AT&T is giving new consumers fewer options on text messaging. The wireless carrier is revising its text-messaging pricing to push consumers toward more expensive unlimited plans.
The changes mean there is no longer a plan that gives new customers 1,000 text messages for $10 a month. Customers can choose to pay $20 a month for unlimited texting -- a family of five gets a break at $30 a month for the group --or settle for a pricing paradigm that charges 20 cents for each text message sent or received. AT&T will allow current customers to stick with the old plans.
"We regularly evaluate our offers and are making some adjustments to our messaging lineup," AT&T said. "The vast majority of our messaging customers prefer unlimited plans and with text-messaging growth stronger than ever, that number continues to climb among new customers."
Driving More Revenue
The explosive growth of text messaging is a reality. According to the International Telecommunications Union, more than 6.1 trillion text messages were sent last year. But some technology changes could eat away at carrier revenues, which may be why AT&T is making this move.
"As always, consumers will have to look around at the best value proposition," said Michael Gartenberg, an analyst at Gartner. "The good news for consumers is there are things like Facebook chat and BlackBerry Messenger and Apple's upcoming iMessage that can serve in many cases as SMS replacements. You could also use Google Voice, for example, to avoid SMS fees entirely."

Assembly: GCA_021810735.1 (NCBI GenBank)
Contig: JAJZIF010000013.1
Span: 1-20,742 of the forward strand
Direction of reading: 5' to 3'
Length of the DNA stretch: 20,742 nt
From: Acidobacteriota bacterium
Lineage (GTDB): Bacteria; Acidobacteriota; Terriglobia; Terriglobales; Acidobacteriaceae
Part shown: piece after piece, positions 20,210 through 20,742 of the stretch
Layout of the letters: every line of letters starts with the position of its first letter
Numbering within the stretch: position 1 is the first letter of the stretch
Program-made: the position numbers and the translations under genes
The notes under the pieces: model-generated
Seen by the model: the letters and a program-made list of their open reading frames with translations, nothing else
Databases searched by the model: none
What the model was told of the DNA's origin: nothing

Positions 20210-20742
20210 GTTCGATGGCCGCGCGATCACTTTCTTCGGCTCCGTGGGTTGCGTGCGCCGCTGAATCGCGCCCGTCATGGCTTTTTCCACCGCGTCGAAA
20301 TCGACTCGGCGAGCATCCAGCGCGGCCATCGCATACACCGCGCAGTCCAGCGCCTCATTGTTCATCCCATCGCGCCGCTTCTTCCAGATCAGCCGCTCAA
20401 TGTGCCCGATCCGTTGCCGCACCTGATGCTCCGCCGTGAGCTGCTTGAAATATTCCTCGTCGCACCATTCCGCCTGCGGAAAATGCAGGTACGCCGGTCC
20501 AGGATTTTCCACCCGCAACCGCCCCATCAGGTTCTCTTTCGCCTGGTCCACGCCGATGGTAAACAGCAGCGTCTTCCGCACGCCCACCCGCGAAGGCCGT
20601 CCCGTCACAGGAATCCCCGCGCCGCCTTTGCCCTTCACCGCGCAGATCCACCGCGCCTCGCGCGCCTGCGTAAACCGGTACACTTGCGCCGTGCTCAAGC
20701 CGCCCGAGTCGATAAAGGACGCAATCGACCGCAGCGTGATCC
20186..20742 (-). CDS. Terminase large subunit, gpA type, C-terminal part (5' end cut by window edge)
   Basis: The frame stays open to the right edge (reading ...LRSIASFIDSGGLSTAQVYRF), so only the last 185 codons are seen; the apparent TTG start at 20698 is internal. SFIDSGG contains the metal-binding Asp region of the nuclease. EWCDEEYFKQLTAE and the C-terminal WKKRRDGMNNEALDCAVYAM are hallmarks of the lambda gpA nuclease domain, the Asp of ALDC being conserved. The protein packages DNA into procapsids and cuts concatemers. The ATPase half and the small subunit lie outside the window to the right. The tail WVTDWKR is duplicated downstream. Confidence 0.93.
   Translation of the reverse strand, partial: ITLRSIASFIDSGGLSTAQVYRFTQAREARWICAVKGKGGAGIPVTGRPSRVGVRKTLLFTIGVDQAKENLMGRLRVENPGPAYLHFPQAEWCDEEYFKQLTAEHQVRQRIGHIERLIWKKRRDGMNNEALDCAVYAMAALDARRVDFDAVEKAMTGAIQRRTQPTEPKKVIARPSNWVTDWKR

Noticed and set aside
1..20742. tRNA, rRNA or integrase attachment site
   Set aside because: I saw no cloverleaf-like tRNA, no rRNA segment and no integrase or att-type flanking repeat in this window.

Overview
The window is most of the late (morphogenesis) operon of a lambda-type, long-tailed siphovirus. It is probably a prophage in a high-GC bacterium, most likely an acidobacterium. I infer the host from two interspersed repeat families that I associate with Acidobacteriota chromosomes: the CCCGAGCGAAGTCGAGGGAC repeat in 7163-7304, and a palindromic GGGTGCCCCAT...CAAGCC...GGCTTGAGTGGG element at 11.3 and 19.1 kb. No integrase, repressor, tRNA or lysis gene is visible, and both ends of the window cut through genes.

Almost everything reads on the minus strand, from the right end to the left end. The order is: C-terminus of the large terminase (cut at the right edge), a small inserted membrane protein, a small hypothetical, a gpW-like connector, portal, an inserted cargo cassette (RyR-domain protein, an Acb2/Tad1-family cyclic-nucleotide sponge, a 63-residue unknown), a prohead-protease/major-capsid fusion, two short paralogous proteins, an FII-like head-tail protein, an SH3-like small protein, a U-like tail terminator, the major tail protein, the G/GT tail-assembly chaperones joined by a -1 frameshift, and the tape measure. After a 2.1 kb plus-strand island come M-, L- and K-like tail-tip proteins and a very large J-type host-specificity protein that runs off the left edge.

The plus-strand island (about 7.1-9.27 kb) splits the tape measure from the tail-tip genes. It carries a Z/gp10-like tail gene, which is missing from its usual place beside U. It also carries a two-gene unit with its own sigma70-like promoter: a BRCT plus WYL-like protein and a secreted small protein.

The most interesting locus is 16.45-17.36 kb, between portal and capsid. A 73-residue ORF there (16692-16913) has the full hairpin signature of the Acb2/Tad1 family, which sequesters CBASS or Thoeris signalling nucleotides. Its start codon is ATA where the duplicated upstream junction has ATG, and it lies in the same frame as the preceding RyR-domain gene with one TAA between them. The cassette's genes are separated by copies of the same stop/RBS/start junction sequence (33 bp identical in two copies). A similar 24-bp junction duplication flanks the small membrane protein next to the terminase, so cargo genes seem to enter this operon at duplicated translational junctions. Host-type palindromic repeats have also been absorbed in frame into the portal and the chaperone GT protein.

Still, the bottom line is that AT&T is reducing customer choice at a time when it's trying to get the Federal Trade Commission to approve a mega-merger with T-Mobile that will, essentially, reduce customer choice. With that in mind, Gartenberg questioned the timing of AT&T's pricing revamp. Why now?
"This is another way of driving revenue. Either you are getting people to step up to an unlimited plan or 20 cents a message," Gartenberg said. "Most consumers don't necessarily keep track of their texting habits. You are talking about a younger demographic that is probably more likely to go to the unlimited plan than the pay-per-message plan."
Mobile Broadband Throttling
The move to end the $10 text-messaging plan for new customers comes on the heels of AT&T's decision to throttle mobile broadband accounts to "manage exploding demand for mobile data."
Starting Oct. 1, AT&T smartphone customers with unlimited plans may experience throttling, or reduced connection speeds. The carrier describes the customers likely to be throttled as those whose extraordinary level of data usage puts them in the top five percent of the heaviest users in a billing period.
Heavy mobile broadband users, then, can expect to see reduced speeds once usage in any given billing cycle pushes them beyond AT&T's data-comfort zone. These consumers can still use unlimited data, and the throttling is only temporary. When the next billing cycle begins, those heavy users can connect at full speed once again -- until they cross the threshold.
Posted: 2011-08-24 @ 12:25am PT
AT&T also, revealed that the same users use 12 times more than the average of all other smartphone data customers.